Lithuania’s Klaipedos Nafta, the state-owned operator of the country’s first LNG import facility, said its shareholders have approved the acquisition of Hoegh LNG’s FSRU Independence.
KN revealed earlier this month it had decided to buy the unit for $153.5 million, excluding VAT, from Hoegh LNG at the end of its current lease deal but the deal was pending approval from its shareholders.
The company’s largest shareholder is the government of Lithuania with a 72.5 percent stake, followed by Achema with a 10.4 percent stake.
According to a statement on Friday, following the shareholders’ approval, KN will inform Hoegh LNG of its decision to exercise the option to redeem the FSRU Independence within the timeframe set out in the lease agreement, with a set deadline in December 2022.
KN has been leasing the 170,000-cbm FSRU Independence from Norway’s Hoegh LNG since 2014 under a ten-year deal.
The company said it would acquire the FSRU upon ownership right and become the owner by December 31, 2024, at the latest.
According to KN, the firm would conclude the purchase contract by December 2024.
Decision on FSRU management later this year
KN said it plans to take additional decisions regarding the operation and management as well as the registration of the vessel in 2022.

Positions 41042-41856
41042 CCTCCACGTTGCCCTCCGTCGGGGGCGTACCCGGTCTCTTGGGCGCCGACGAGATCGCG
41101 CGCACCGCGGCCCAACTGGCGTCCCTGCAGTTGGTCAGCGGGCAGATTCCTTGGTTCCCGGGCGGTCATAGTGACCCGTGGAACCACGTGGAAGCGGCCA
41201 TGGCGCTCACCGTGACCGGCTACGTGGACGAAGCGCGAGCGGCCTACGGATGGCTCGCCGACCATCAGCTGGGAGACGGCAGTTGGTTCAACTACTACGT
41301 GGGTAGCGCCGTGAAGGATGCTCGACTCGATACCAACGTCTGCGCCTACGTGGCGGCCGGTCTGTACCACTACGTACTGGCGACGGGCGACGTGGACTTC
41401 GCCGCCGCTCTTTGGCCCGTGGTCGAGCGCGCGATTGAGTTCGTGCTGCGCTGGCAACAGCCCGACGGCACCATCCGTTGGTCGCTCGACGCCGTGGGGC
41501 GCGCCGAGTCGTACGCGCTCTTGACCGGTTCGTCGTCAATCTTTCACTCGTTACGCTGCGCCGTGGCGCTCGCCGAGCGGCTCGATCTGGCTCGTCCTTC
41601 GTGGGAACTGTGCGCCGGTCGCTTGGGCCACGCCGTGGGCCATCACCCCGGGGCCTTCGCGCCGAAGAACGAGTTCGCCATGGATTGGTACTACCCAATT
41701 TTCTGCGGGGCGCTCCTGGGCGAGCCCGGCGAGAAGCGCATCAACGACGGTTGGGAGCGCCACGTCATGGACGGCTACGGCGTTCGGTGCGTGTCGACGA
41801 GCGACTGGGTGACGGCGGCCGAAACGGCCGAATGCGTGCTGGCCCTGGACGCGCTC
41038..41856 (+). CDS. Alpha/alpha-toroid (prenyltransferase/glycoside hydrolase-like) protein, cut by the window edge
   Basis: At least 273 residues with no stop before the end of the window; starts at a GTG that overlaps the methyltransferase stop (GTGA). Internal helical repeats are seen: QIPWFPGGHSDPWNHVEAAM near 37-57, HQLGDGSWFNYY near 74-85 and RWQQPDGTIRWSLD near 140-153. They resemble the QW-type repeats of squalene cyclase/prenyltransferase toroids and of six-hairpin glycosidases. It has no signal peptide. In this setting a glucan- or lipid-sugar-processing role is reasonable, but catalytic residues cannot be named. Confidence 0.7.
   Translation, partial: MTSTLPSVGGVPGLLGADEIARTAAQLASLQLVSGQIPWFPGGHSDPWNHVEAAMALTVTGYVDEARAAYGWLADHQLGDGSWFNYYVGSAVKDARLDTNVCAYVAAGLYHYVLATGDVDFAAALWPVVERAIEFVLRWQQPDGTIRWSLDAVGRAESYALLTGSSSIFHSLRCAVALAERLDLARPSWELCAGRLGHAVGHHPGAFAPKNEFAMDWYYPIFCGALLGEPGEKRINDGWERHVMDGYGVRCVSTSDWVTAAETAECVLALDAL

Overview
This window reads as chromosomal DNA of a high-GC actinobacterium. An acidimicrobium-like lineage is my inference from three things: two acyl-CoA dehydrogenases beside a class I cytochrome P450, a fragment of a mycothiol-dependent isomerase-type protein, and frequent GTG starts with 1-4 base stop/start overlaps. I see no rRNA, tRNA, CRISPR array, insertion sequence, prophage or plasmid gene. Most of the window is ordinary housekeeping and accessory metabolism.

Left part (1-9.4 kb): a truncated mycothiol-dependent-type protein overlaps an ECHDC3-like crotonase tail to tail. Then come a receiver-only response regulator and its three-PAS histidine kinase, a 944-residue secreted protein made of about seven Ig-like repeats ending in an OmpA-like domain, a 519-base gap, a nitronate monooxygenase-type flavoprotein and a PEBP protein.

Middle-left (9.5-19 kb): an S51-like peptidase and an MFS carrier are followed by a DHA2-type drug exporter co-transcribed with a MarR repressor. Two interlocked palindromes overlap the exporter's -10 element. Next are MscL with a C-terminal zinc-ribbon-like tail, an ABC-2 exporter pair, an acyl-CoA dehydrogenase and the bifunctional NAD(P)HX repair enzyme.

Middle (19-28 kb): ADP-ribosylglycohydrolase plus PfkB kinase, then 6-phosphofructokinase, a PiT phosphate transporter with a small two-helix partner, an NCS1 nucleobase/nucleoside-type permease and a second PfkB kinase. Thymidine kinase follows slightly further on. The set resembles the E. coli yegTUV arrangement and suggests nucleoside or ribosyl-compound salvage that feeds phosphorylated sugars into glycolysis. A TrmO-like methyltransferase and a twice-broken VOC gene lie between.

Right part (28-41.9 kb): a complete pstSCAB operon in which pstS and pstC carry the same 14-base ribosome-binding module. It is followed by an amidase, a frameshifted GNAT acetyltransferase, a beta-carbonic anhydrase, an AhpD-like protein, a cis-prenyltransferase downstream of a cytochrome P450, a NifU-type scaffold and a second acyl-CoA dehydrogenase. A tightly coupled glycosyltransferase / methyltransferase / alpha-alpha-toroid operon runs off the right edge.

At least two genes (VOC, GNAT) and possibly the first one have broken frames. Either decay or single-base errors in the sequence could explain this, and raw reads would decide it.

According to KN, the FSRU supplied 62 percent of the total volume of gas imported to Lithuania in 2021. The regasified LNG ended up in Lithuania, Latvia, Estonia, and Finland.
KN added that the largest share of LNG, imported by LNG terminal users through infrastructure in Klaipeda, was delivered from the US.
In September last year, KN said the vessel had completed its 250th STS LNG operation.
The Independence FSRU received shipments from all over the world, including Norway, Egypt, Trinidad & Tobago, the US, Russia, and Nigeria.
“Value created by the LNG terminal is more than tangible. Our cost-benefit analysis shows that by operating the LNG terminal Lithuania saves gas consumers around 140-150 million euros annually, depending on the gas price and the volume of gas consumed,” Darius Silenskis, CEO of KN said.
“At the moment, the world’s major powers, including those in Europe, are turning to the LNG terminals as one of the main guarantors of energy security,” said Silenskis.